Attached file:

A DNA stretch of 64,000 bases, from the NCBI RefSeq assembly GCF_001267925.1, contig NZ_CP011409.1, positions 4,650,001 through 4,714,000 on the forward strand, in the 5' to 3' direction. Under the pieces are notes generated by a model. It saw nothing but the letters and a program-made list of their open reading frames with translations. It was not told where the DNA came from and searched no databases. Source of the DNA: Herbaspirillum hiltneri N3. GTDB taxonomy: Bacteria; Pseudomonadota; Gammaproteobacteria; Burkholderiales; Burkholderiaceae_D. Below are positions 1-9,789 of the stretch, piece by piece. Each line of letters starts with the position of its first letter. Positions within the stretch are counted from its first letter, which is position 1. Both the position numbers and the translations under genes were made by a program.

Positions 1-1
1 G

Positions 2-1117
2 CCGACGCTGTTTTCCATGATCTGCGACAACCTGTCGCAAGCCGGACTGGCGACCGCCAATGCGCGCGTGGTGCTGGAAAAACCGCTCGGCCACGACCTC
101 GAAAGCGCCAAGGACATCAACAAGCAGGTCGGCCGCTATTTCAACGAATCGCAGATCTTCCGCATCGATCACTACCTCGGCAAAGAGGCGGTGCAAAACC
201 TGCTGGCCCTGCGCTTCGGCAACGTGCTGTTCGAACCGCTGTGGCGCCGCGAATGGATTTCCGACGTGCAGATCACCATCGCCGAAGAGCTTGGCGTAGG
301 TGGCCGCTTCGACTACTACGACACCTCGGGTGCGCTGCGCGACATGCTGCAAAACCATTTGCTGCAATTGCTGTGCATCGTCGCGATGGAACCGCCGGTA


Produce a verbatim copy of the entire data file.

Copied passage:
A DNA stretch of 64,000 bases, from the NCBI RefSeq assembly GCF_001267925.1, contig NZ_CP011409.1, positions 4,650,001 through 4,714,000 on the forward strand, in the 5' to 3' direction. Under the pieces are notes generated by a model. It saw nothing but the letters and a program-made list of their open reading frames with translations. It was not told where the DNA came from and searched no databases. Source of the DNA: Herbaspirillum hiltneri N3. GTDB taxonomy: Bacteria; Pseudomonadota; Gammaproteobacteria; Burkholderiales; Burkholderiaceae_D. Below are positions 1-9,789 of the stretch, piece by piece. Each line of letters starts with the position of its first letter. Positions within the stretch are counted from its first letter, which is position 1. Both the position numbers and the translations under genes were made by a program.

Positions 1-1
1 G

Positions 2-1117
2 CCGACGCTGTTTTCCATGATCTGCGACAACCTGTCGCAAGCCGGACTGGCGACCGCCAATGCGCGCGTGGTGCTGGAAAAACCGCTCGGCCACGACCTC
101 GAAAGCGCCAAGGACATCAACAAGCAGGTCGGCCGCTATTTCAACGAATCGCAGATCTTCCGCATCGATCACTACCTCGGCAAAGAGGCGGTGCAAAACC
201 TGCTGGCCCTGCGCTTCGGCAACGTGCTGTTCGAACCGCTGTGGCGCCGCGAATGGATTTCCGACGTGCAGATCACCATCGCCGAAGAGCTTGGCGTAGG
301 TGGCCGCTTCGACTACTACGACACCTCGGGTGCGCTGCGCGACATGCTGCAAAACCATTTGCTGCAATTGCTGTGCATCGTCGCGATGGAACCGCCGGTA